Home Secretary Sajid Javid tweeted: "I can confirm Julian Assange is now in police custody and rightly facing justice in the UK.
The U.S. charges are unclear but likely relate to Wikileaks' publication of documents and videos showing U.S. war crimes, misconduct and a plethora of other embarrassing and classified information. Wikileaks maintained that Assange's detention and asylum ultimately concerned these plans to extradite him to America.
UPDATE: It's confirmed that the arrest is "at the behest" of the U.S. government.
Read the rest
Wikileaks founder Julian Assange has been charged with crime in the U.S., according to one court document, while anonymous sources tell the Wall Street Journal the Department of Justice is planning to prosecute him.
The supposed charge was revealed by a reference to it in an unrelated case against someone named Seitu Sulayman Kokayi: “Due to the sophistication of the defendant and the publicity surrounding the case, no other procedure is likely to keep confidential the fact that Assange has been charged,” wrote Assistant U.S. Attorney Kellen S. Dwyer.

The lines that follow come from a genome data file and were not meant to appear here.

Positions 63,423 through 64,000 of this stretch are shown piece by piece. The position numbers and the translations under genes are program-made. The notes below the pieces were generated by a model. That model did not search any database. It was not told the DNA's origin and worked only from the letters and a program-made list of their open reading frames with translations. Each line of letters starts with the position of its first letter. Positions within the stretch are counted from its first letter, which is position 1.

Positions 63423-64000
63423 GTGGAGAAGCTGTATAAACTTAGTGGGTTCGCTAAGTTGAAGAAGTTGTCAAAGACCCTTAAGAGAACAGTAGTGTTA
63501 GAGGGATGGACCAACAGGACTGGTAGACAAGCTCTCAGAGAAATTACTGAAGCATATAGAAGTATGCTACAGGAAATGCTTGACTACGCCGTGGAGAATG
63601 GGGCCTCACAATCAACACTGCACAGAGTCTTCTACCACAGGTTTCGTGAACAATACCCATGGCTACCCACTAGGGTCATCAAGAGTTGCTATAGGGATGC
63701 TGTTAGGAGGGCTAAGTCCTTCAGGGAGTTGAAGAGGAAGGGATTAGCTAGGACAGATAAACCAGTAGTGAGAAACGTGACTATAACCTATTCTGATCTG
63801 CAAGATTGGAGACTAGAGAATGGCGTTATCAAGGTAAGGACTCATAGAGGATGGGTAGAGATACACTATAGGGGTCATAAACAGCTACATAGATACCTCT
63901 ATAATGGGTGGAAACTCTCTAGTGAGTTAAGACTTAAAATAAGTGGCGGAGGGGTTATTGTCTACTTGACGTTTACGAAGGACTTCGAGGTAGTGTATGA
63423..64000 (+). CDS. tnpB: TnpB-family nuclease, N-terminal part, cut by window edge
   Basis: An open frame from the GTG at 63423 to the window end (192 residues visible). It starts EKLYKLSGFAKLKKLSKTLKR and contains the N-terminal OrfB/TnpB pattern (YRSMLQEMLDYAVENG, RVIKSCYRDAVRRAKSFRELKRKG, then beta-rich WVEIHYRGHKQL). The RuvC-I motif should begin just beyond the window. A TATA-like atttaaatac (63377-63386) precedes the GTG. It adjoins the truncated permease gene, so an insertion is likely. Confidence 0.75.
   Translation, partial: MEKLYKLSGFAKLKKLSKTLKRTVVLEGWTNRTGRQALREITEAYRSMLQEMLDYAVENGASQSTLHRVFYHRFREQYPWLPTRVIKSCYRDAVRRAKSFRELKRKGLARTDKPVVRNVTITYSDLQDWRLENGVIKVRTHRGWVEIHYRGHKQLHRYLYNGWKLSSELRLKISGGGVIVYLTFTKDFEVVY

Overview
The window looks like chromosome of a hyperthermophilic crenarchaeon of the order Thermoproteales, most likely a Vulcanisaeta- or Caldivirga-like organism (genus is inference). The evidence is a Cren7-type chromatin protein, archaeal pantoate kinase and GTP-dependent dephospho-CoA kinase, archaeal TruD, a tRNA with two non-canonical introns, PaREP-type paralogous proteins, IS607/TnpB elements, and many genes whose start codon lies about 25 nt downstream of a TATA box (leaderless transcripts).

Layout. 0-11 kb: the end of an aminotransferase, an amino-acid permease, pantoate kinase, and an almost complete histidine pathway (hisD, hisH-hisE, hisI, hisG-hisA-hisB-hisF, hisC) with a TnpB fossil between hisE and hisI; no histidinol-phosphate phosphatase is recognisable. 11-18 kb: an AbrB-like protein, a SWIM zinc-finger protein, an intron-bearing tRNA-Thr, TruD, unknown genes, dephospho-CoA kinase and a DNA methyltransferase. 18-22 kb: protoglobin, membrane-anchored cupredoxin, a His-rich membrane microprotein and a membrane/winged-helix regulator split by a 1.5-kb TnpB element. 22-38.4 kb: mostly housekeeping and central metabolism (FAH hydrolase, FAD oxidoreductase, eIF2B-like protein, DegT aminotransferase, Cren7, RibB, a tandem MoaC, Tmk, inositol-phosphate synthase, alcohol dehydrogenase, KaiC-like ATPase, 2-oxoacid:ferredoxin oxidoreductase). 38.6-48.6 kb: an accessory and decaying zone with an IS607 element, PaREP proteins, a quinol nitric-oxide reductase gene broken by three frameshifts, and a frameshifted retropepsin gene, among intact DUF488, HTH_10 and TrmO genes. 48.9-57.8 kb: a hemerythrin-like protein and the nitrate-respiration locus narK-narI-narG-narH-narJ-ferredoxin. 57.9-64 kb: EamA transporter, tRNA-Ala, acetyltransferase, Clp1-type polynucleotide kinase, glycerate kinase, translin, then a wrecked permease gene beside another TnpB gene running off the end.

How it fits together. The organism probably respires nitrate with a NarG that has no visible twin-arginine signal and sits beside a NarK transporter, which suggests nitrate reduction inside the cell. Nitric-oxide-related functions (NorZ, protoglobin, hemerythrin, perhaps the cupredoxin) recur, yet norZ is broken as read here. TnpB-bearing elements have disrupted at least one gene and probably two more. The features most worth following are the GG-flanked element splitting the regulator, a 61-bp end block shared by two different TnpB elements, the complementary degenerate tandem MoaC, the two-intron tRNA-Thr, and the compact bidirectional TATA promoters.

It's not clear what the charge is and a spokesman for the Eastern District of Virginia U.S. attorney’s office told Huffington Post it was "not the intended name for this filing," leaving open the question of whether he has in fact been charged.
However, the Wall Street Journal reported Thursday that U.S. authorities are "optimistic" about pressing charges.